the Goo Goo Cluster CD

reviewed in Ragga magazine, December 2003

2003-09_ragga.jpg (29K)

This Parisian group has crawled the bars, clubs and MJCs [Maisons de la jeunesse et de la culture: publicly financed performance spaces] for the last five years or so, pulling in a faithful following thanks to their lively shows.
The quartet of the group's début, after a few personnel changes, has been joined by a keyboardist and a horn section. Since then, their original formula (folk-rock, soul, reggae and blues) has likewise been enriched by new sounds that are evident in half of the nine songs — ska and jazz-funk are in the house and the Clusters have moved away from their early sound, which sometimes evoked Toots & the Maytals, Dylan and Southern Soul.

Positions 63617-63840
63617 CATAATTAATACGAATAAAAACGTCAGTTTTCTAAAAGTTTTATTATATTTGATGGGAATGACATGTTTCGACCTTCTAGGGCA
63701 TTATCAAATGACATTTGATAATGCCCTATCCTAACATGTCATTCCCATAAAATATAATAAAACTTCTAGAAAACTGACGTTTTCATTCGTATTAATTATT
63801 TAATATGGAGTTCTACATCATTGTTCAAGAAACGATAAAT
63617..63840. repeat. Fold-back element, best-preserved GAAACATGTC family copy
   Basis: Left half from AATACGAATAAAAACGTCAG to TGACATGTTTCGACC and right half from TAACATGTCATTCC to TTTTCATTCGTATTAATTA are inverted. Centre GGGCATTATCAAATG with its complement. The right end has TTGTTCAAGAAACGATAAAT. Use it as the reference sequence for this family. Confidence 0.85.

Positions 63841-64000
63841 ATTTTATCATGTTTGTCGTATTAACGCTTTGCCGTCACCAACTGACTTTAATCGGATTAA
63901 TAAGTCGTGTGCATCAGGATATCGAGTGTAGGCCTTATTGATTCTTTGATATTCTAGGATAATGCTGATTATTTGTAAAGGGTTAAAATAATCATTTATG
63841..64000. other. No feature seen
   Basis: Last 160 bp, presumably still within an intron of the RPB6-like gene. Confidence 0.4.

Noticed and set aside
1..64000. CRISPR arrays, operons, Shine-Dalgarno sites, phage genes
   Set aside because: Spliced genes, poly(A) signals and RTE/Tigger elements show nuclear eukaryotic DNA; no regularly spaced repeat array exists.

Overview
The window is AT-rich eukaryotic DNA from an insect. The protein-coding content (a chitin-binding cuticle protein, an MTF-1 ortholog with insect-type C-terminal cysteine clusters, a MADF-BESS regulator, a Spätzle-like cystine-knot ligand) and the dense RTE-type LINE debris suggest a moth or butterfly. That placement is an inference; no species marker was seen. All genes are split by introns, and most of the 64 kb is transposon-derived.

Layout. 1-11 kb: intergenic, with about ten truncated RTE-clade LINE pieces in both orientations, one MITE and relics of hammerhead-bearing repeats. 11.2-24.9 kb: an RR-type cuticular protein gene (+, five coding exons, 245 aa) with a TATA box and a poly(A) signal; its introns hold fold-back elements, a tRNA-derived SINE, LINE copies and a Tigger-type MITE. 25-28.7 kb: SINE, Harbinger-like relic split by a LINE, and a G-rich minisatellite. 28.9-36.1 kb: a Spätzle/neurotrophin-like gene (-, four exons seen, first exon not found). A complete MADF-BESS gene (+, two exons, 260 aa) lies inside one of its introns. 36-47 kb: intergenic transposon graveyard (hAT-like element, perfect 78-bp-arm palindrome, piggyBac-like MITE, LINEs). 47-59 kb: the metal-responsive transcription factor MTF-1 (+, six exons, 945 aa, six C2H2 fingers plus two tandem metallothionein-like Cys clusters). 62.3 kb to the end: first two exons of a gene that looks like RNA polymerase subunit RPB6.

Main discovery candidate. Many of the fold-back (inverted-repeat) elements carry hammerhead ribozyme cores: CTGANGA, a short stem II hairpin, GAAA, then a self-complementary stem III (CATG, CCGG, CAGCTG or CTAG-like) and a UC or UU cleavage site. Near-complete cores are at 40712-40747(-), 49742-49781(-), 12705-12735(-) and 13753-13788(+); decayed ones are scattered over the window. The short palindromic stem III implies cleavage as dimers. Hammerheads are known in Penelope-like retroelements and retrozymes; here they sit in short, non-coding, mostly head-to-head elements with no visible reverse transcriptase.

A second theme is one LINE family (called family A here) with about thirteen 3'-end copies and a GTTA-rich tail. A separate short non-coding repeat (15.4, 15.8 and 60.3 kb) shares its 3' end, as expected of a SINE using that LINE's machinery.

These styles aren't totally missing on the disk, but now their “Goozik” puts them in a league with certain American “fusion” groups in the early 90s like Boy O Boy or Bop Harvey, as well as some of the first Boston or New York ska groups.
This first studio outing is very catchy thanks to a varied approach that avoids musical categorization and thanks an acute aesthetic sense. As a whole, the CD is chock full of tasty ingredients, and it's clear we're not dealing with simple copyists. What's more, the American singer is solid, and manages to get across the French lyrics, too.
If the Goo Goo style is principally party music, some of the lyrics — like those of Vide Grenier and No Noise — have something to say. The latter is worthy of the best of Elvis Costello, Garland Jeffreys or Joe Jackson of the late 70's: a rant on the lamentable state of live music in a Paris where popular culture is dying.
To sum up; a catchy CD despite a mix that is sometimes a bit soft (notably the guitars) and that doesn't always reflect the energy and the off-the-hook quality of the group in concert.
Ever Rey D
Ragga Magazine, December 2003

original in French

also in Rock & Folk

Goo Goo Cluster